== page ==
The World According to CARB: Not Clobbering Businesses with a Huge Hidden Energy Tax is a ‘Windfall?’
The recent statement by a California Air Resources Board (CARB) spokesman that not charging major California employers a billion dollars a year or more for emissions allowances would be a “windfall” for the businesses was breathtaking in its audacity.
Business leaders held a news conference Tuesday reiterating their support for the goals of AB 32 (Global Warming Solutions Act) and a well-designed cap-and-trade carbon program as a tool to get there. However, we also made clear our strong opposition to CARB’s plan to charge businesses for their emissions allowances essential to their ability to continue doing business in this state. This would basically function as a new multi-billion dollar energy tax even as millions of Californians are unemployed and their would-be employers struggle in the midst of the state’s economic doldrums.
This cavalier statement represents either a stunning lack of understanding of California’s terrible economic condition, or it could signify a shocking disregard for the fiscal pain that will be inflicted by CARB’s greenhouse gas (GHG) reduction program even if the state doesn’t charge for allowances.
And it certainly denies the fact that if you threaten to clobber someone with a huge new tax but then decide against it, the taxpayer is left with the same amount of money. Revenue neutral is not a windfall in anyone’s book.
Whatever the reason, it provides a clear picture of the World According to CARB, a parallel universe of thought that allows the agency to move forward with a multi-billion dollar hidden energy tax while turning a blind eye to the serious consequences it will have for the California economy and a deaf ear to the state’s non-partisan Legislative Analyst who has stated the auction component is not necessary for us to reach our greenhouse gas reduction goals.
I’d like to provide a picture of the World According to California food processors in the hope it will make clear the harm CARB’s plan will have.
Thirty-seven food processing plants – representing 0.5 percent of the state’s GHG emissions – will be participating in the cap-and-trade program that allows businesses to trade their surplus emissions credits with companies that are exceeding the standard.
The standard will be lowered over time with the idea of encouraging companies to find cost-effective ways to reduce their GHG emissions rather than buying ever more emissions credits through the market. However, if the current plans for an auction remain in place, businesses will be forced to spend billions just buying credits instead of using those dollars to make their operations more energy-efficient.
This misguided strategy ignores the fact that it’s steadily lowering the cap of allowable emissions that will encourage companies to upgrade facilities, not imposing a multi-billion dollar tax. Hardest hit will be energy producers and energy-intensive industries, forced to try expensive new techniques to meet the goals. Costs will ultimately be borne by major energy consumers – hospitals, universities, schools, manufacturers – at first, but all California consumers will feel the impact.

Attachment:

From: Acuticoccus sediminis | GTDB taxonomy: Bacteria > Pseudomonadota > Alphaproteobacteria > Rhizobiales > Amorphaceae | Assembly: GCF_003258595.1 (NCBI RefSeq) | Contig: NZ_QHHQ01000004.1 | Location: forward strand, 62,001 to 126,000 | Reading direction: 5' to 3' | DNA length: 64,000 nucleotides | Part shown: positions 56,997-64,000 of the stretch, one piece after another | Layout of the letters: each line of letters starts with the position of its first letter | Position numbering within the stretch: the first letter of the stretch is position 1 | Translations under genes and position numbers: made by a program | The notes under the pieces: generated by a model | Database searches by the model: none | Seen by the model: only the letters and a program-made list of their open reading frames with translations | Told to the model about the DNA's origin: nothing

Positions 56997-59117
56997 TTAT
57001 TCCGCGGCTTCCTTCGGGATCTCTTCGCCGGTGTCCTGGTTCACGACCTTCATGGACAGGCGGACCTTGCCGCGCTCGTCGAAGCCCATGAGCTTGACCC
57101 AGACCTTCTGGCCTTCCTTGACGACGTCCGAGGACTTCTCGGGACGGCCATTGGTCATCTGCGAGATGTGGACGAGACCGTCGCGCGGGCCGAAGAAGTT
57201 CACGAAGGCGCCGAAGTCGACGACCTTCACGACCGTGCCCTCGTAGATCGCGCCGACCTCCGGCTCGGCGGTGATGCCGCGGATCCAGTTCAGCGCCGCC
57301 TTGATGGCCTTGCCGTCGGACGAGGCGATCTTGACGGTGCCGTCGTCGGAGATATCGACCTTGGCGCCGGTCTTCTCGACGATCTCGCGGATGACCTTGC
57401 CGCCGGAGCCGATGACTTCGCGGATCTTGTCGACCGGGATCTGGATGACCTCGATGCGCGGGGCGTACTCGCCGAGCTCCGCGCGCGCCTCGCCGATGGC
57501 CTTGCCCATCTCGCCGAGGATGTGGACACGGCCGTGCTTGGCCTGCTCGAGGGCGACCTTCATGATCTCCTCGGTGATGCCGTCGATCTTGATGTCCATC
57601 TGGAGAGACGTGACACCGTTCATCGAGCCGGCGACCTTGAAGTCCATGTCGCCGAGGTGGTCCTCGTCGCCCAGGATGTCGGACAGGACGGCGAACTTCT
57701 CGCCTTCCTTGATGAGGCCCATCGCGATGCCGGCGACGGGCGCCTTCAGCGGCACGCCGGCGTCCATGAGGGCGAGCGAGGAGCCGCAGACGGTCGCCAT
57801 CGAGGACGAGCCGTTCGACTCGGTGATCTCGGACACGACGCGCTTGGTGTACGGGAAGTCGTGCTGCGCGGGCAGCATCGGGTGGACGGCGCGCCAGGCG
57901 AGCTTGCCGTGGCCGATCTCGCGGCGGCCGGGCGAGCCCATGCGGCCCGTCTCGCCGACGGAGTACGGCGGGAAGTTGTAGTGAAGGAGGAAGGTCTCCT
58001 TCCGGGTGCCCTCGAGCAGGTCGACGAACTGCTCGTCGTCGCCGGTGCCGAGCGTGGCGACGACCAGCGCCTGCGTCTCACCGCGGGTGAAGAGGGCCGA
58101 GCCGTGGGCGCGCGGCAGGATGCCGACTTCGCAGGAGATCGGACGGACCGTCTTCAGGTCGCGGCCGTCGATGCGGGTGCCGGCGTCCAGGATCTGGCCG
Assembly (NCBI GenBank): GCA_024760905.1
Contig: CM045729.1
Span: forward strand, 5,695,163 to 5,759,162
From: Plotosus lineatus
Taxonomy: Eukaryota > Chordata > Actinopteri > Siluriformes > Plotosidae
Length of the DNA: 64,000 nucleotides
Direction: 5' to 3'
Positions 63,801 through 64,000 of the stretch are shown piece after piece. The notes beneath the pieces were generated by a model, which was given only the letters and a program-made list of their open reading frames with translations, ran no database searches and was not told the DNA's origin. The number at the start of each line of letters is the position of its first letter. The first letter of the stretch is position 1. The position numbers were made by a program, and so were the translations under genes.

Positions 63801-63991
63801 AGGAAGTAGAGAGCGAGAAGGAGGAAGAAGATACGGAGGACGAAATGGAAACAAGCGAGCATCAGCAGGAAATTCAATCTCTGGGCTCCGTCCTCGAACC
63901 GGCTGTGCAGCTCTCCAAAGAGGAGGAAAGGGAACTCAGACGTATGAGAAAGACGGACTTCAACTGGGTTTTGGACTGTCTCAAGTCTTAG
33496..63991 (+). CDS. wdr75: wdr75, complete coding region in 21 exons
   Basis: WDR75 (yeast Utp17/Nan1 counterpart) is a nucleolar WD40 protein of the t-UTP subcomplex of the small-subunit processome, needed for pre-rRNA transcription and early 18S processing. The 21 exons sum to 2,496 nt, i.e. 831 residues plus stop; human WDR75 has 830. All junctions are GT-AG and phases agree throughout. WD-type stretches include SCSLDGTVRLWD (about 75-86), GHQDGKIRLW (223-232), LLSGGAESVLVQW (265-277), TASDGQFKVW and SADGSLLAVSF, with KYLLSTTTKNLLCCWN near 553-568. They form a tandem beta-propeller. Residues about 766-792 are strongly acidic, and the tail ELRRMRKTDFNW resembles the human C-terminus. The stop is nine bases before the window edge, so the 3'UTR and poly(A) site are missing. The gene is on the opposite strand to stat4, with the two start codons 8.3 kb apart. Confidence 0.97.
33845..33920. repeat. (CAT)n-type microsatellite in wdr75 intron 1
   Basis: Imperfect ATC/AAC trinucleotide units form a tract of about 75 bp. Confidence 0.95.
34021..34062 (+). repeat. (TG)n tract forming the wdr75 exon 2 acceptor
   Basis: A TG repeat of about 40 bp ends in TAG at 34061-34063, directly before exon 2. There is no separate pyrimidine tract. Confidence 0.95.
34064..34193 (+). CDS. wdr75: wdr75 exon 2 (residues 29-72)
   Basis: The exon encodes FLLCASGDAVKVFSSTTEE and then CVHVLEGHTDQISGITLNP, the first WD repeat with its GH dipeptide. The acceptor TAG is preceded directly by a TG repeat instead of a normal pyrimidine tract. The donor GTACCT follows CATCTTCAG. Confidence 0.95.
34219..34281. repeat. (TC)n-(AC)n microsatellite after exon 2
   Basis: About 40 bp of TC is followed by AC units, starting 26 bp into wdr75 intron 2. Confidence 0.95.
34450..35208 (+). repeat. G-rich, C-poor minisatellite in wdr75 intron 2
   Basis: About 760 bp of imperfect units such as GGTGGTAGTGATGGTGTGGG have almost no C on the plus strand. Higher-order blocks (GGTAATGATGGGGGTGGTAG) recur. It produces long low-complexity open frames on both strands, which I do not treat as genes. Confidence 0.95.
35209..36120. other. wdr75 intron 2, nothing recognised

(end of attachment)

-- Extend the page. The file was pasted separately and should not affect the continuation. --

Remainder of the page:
An economic study found California’s food and vegetable processing industry will incur increased costs of more than $151 million over the next seven years of this program. More than $67 million will be costs directly attributed to the cap-and-trade auction. Another $84 million will come from increased energy prices. The added costs to an individual plant will be $5 million to $6 million by 2020.
These new costs will be hitting a food processing industry that this year has seen four plants closed and hundreds of workers lose their jobs. The reasons for closing those plants varied, but is it smart policy to add another big reason to take these operations to other states, none of which has a comparable GHG program?
It must be a priority of regulators to protect businesses and jobs even as they move forward to meet the goals of AB 32.
It’s not just important that the Legislative Analyst says charging for emissions allowances is not necessary to meet GHG reduction goals. The independent analyst also warned that increased costs will be passed on to consumers. California products would suffer in the marketplace against lower cost products from out-of-state competitors, further exacerbating our economic troubles.
The cap and trade program should not include paying the state a completely unnecessary tax in order to continue conducting business in California. Businesses are already struggling to meet the enormous costs of devising and implementing strategies to meet the state’s GHG emissions reduction goals and they cannot afford the multi-billion dollar tax the current plan includes.
Eliminating the tax might save jobs. A windfall it ain’t.